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Black Entrepreneurship in America / Edition 2

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Overview

At a time of rapid economic change in black American communities, this important study provides fresh thinking about black values, institutions and economics. Black Entrepreneurship in America defines the cultural context of economic changes taking place in this most critical segment of American life.

It is well known that economic culture undergoes constant generation and regeneration, and with sufficient motivation, culture change; analysts also agree that entrepreneurship is the driving force behind sustained economic progress in modern industrial societies. This volume shows how black Americans can become equal participants in the American dream. To do this, the authors argue, they must overcome their former lack of participation, and galvanize the entrepreneurial potential of their own families and communities. This bold and pioneering effort outlines a strategy for translating the overall expansion of the American economy into specific modes of black economic development. As the authors emphasize, the impetus for change must come from within the black communities.

Despite good intentions and a twenty-five fold increase in welfare spending since 1967, centrally designed and administered social programs have largely failed to strengthen the indigenous cultural institutions upon which economic advancement depends. Low levels of business growth have retarded savings, investments, and jobs within black communities. This book describes how public policy decisions can support community-based entrepreneurship. Solidly grounded, the conclusions are based on interview data, consultations with a wide variety of academic and business experts, and a thorough review of relevant literature. The book will be of great interest to social researchers and policy analysts interested in black studies and social and economic change.

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Editorial Reviews

Library Journal
While there have been some major events like the recent takeover of Beatrice Foods by a black-controlled conglomerate, by and large things have been quiet on the black independent business front. As the authors indicate in this highly readable book, there are relatively few black-owned businesses compared to the abundance, for example, of Korean and Vietnamese enterprises. Green and Pryde are vexed by this situation, which, as they stress, can no longer be attributed as in times past to external prejudice and discrimination. Public and private funding is available, along with a growing pool of black financial resources which could be tapped. Ambitious blacks, however, seem to prefer corporate life or public service to entrepreneurship. Although somewhat skimpy on anecdotal content and lacking in-depth analysis, this provides a good overall view of a somewhat perplexing aspect of the black cultural experience in America.-- Norman Lederer, UAW, Woodbridge, N.J.
From the Publisher

"The uniqueness of the book is that the entrepreneur is seen not just as an agent for capital accumulation, but also as the prime mover for social reconstruction."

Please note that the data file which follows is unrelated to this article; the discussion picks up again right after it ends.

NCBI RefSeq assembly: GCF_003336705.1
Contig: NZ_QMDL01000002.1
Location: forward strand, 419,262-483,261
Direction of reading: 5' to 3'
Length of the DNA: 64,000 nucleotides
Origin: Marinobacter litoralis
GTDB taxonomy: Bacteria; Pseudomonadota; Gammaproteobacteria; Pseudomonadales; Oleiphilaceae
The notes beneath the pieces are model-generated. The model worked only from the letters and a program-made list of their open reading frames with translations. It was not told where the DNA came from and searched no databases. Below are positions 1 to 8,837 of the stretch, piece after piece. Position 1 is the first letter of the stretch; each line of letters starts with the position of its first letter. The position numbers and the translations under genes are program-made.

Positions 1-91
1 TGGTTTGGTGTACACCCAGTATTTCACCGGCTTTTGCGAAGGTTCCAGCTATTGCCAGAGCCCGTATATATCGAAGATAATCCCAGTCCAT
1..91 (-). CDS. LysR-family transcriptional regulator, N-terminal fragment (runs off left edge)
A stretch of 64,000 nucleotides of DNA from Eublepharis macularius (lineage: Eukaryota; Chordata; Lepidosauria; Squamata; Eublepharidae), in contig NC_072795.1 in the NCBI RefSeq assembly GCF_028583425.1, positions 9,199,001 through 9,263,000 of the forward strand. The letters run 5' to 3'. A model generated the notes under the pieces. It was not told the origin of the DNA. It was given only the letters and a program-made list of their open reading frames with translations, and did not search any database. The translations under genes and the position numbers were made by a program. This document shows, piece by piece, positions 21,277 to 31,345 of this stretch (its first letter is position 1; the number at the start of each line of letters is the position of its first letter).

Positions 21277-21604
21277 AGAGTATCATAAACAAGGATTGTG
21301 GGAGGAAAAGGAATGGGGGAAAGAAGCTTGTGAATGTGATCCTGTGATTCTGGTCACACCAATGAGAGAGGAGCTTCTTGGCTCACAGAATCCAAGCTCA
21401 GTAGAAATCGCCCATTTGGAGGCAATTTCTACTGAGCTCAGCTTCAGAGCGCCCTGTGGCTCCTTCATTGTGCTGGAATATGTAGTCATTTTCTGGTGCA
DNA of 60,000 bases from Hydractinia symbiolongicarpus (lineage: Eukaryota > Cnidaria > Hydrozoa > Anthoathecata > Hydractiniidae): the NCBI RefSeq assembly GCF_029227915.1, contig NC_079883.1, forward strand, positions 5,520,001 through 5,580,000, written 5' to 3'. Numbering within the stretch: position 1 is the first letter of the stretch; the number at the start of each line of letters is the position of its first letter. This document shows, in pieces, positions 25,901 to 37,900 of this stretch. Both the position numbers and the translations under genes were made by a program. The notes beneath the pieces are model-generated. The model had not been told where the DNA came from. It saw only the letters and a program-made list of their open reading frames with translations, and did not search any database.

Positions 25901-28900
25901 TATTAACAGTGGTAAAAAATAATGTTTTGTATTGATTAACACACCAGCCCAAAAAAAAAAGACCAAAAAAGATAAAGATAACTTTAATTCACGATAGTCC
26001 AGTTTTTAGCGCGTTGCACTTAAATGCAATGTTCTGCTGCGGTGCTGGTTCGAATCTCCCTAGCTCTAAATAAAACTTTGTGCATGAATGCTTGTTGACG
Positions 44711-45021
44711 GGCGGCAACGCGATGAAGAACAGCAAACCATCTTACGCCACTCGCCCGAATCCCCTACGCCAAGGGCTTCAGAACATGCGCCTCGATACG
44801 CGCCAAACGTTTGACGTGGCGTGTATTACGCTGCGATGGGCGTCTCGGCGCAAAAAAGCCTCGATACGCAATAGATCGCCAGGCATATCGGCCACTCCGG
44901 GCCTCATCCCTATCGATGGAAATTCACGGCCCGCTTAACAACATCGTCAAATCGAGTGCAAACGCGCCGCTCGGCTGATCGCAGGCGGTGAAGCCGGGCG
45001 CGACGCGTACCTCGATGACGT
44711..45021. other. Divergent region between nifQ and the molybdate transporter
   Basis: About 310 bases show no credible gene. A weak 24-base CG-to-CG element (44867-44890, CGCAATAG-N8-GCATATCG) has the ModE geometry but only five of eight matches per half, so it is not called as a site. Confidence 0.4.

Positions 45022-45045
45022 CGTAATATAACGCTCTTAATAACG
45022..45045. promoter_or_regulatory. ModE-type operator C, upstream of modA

—Thomas D. Boston, The Southern Economic Journal

"Provocative reading for those who are seeking ways of using the private sector to ameliorate conditions of poverty and hopelessness."

—Carl Lieberman, Perspectives on Political Science

"[V]ery useful as a reference and as a text in minority business enterprise. Should generate some sharp exchanges in the classroom."

—Scott Cummings, Contemporary Sociology

“The thesis of this book is that increased black entrepreneurship (self-employment or business ownership) is needed to improve the economic condition of blacks, particularly since the decline in the availability of well-paying industrial jobs that require relatively little education or vocational skills… The authors present an overview of the change in status of blacks relative to whites in income, wealth, educational attainment, unemployment rates, and entrepreneurship by means of census data… This very interesting book is strongly recommended for upper-division and graduate collections.”

—E. P. Hoffman, Choice

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Product Details

  • ISBN-13: 9781560008859
  • Publisher: Transaction Publishers
  • Publication date: 1/1/1989
  • Edition description: New Edition
  • Edition number: 2
  • Pages: 194
  • Product dimensions: 5.80 (w) x 8.80 (h) x 0.70 (d)

Meet the Author

Shelley Green has been an associate of the Institute for the Study of Economic Culture at Boston University since its inception in 1985. She has also contributed research to the South Africa Beyond Apartheid Foundation, and published articles on economic development in the Third World.

Paul Pryde is president of Pryde, Roberts & Company, a consulting firm that plans and designs enterprise development programs for communities wishing to increase private investment employment and opportunity. He has lectured widely on the themes of this book, and his work includes Development Finance: A Primer for Policy Makers, a three volume monograph on the federal role in stimulating economic growth.

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Table of Contents

Preface
Acknowledgments
1 The Case for Black Entrepreneurship 1
2 Blacks in the Marketplace 17
3 Black Families and Family Firms 49
4 Education and Entrepreneurial Values 79
5 Community-Based Entrepreneurship 137
6 Building a New Agenda: Entrepreneurial Perspectives 169
Index 189
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